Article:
The lyrics are a list of drugs: nicotine, Valium, Vicodin, marijuana, ecstasy, and alcohol. Before they get to cocaine, they do utter the word "no." Band mainstays Joshua Homme and Nick Oliveri wrote the song; Oliveri said that the lyric refers to their ingest on one particularly unhealthy day.
Judas Priest lead singer Rob Halford was recording in a studio nearby, so the band asked him to sing backup on this track, which he did. When they showed Halford the lyrics, he said, "A Rock And Roll cocktail, I know this one."
Although this contains no foul language, some radio stations refused to play it and Wal-Mart banned it for a while. They eventually agreed to stock the album without a warning label, since it was already called "Rated R."
In 2007, QOTSA was forcefully removed from a rehab center in California for playing this song. They were going to play a lighthearted show for the patients there, but Josh Homme and his twisted sense of humor decided to open their set with this song, and they were immediately unplugged.
Bert - Pueblo, NM
Josh Homme told NME July 24, "All of our records have some loose theme that's put a rope around all the songs and drawn them in tight… Rated R is about paranoia and about paranoia that someone's putting you in a box forever and trying to escape getting out of their box.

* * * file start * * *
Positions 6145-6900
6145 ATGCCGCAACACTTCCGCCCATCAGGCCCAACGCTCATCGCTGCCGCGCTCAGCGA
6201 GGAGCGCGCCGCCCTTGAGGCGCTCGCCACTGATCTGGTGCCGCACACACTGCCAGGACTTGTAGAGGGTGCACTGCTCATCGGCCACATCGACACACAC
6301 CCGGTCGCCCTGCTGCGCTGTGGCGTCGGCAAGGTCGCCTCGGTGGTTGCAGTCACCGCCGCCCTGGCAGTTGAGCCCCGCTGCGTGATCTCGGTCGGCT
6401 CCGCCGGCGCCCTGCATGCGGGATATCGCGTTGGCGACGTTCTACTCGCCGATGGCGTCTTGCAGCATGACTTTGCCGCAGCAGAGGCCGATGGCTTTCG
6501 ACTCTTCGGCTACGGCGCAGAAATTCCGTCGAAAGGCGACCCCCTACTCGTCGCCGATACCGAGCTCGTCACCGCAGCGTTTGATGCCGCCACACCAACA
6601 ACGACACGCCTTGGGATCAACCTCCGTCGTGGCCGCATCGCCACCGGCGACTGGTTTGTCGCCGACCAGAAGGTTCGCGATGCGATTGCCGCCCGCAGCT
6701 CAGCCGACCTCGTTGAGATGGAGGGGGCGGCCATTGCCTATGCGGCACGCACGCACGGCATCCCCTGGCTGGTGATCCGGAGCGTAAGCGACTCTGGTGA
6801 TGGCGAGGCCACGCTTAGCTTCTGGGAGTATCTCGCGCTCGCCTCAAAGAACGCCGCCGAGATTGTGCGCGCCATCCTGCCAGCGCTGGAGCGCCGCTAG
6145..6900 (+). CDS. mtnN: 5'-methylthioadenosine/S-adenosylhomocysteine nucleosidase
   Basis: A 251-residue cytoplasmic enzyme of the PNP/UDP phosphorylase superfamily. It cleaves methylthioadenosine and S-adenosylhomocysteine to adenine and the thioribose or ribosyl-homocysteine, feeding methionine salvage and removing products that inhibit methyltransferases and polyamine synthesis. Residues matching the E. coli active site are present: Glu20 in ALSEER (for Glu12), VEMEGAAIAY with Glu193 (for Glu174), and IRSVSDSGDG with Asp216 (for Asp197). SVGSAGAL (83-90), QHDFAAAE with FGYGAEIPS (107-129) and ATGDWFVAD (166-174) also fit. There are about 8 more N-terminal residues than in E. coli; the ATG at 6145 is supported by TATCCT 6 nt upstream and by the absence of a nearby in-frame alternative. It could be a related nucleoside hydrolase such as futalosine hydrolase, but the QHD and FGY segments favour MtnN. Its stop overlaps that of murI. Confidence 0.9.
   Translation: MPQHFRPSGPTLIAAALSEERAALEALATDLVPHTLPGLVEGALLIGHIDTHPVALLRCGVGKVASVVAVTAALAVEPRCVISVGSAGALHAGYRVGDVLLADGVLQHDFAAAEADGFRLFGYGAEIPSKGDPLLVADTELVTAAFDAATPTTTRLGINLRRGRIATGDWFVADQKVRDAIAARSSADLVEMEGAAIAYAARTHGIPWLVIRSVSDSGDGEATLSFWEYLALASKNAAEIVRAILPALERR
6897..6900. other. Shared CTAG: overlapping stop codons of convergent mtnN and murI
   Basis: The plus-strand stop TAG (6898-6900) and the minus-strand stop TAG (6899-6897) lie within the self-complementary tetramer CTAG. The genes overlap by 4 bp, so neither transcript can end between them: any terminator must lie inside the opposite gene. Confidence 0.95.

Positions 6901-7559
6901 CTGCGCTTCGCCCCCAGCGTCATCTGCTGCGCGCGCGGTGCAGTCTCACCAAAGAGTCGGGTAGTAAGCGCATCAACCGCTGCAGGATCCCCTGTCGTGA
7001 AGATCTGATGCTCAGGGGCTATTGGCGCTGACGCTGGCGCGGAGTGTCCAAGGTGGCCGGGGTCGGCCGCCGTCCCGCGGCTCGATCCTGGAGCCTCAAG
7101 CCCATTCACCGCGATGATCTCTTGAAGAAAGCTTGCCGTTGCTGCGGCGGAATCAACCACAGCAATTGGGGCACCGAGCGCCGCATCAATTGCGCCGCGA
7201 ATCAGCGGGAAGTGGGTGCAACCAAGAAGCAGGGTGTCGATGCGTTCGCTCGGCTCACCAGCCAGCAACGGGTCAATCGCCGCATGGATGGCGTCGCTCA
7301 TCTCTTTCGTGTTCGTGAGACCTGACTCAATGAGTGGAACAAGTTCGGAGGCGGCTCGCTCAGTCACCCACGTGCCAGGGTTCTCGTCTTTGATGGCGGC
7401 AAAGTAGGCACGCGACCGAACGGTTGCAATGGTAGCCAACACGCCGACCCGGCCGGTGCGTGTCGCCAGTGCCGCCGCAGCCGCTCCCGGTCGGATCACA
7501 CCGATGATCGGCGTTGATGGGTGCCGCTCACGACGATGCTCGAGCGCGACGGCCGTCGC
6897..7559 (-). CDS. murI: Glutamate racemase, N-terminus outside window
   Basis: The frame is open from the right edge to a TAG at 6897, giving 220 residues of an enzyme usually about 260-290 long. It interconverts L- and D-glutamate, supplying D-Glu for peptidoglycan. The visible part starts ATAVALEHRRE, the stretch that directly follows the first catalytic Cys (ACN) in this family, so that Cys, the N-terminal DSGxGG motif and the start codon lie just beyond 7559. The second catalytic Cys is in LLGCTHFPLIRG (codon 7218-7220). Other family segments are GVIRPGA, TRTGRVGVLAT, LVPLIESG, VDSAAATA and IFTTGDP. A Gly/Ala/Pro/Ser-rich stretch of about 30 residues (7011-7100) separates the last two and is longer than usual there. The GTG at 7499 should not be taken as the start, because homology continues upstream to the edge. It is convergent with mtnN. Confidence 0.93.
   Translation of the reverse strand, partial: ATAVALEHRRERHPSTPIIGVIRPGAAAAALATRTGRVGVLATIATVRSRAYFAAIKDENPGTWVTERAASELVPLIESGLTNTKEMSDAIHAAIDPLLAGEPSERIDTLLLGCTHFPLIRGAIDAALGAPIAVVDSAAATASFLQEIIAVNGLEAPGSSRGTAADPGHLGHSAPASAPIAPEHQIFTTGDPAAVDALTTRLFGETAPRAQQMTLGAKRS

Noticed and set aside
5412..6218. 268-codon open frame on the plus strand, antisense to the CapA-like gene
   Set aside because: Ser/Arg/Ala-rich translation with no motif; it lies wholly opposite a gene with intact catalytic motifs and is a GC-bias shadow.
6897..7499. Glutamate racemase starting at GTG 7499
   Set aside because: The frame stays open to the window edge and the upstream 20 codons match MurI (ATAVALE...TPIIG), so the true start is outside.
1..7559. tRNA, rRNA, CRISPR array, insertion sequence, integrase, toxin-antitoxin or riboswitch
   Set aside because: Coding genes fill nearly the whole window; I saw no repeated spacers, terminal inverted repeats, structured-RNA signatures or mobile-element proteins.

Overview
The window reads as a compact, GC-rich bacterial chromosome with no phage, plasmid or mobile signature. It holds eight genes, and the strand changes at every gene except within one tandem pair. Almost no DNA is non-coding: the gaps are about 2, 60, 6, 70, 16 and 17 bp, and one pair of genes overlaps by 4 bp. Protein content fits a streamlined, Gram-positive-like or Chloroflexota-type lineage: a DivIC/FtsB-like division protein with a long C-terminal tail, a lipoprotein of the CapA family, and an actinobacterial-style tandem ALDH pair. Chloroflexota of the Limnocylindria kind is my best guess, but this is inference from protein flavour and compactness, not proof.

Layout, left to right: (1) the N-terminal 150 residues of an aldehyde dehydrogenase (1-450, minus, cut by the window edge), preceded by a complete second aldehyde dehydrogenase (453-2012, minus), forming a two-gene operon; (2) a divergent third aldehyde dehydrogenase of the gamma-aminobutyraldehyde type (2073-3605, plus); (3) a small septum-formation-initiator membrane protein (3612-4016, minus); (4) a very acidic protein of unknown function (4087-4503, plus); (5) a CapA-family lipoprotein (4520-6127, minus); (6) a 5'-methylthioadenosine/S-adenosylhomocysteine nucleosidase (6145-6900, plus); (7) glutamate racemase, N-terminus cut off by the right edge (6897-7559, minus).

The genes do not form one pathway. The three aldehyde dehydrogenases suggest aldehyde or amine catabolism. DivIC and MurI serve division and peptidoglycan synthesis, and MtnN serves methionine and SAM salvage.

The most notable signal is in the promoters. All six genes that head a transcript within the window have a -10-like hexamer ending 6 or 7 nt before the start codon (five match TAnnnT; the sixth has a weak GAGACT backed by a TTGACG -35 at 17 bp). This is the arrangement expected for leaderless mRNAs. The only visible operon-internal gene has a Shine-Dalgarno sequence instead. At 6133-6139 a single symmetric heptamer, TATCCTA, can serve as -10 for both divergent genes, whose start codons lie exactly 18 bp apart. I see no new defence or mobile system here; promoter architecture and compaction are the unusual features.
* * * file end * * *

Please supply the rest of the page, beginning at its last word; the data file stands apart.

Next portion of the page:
'You're free to do what you want as long as you do it in here' - and that is the frustration that your voice means nothing."
Josh Homme recalled to Mojo magazine September 2010: "Nick (Oliveri) and I had gone out to Joshua Tree just before New Years, 2000, and stayed at a place called 29 Palms Inn. Out of that came 'Feel Good Hit Of The Summer' and 'Quick And To The Pointless.' 'Feel Good Hit' was such a great way to start that record. It said, 'Look out, here we come.'"
Homme discussed the experimental elements of Rated R with Mojo:"I used to make mix tapes for my girlfriends and friends - Can next to Bjork and Slayer and Hasil Adkins - and I wanted my own record to be like the mix tapes I was making. On Rated R I wanted to play a love song and a paranoid song and an art song and a heavy song - all on one record. There's this unseeable force wants you to conform, and I was fighting that. We'd try anything we thought was 'wrong'. We'd experiment on anything. On ourselves too. We got ourselves in an otherworldly state."
Both Kerrang and NME made Rated R #1 in their Top Albums of 2000 list. The record also came #2 in Mojo's list.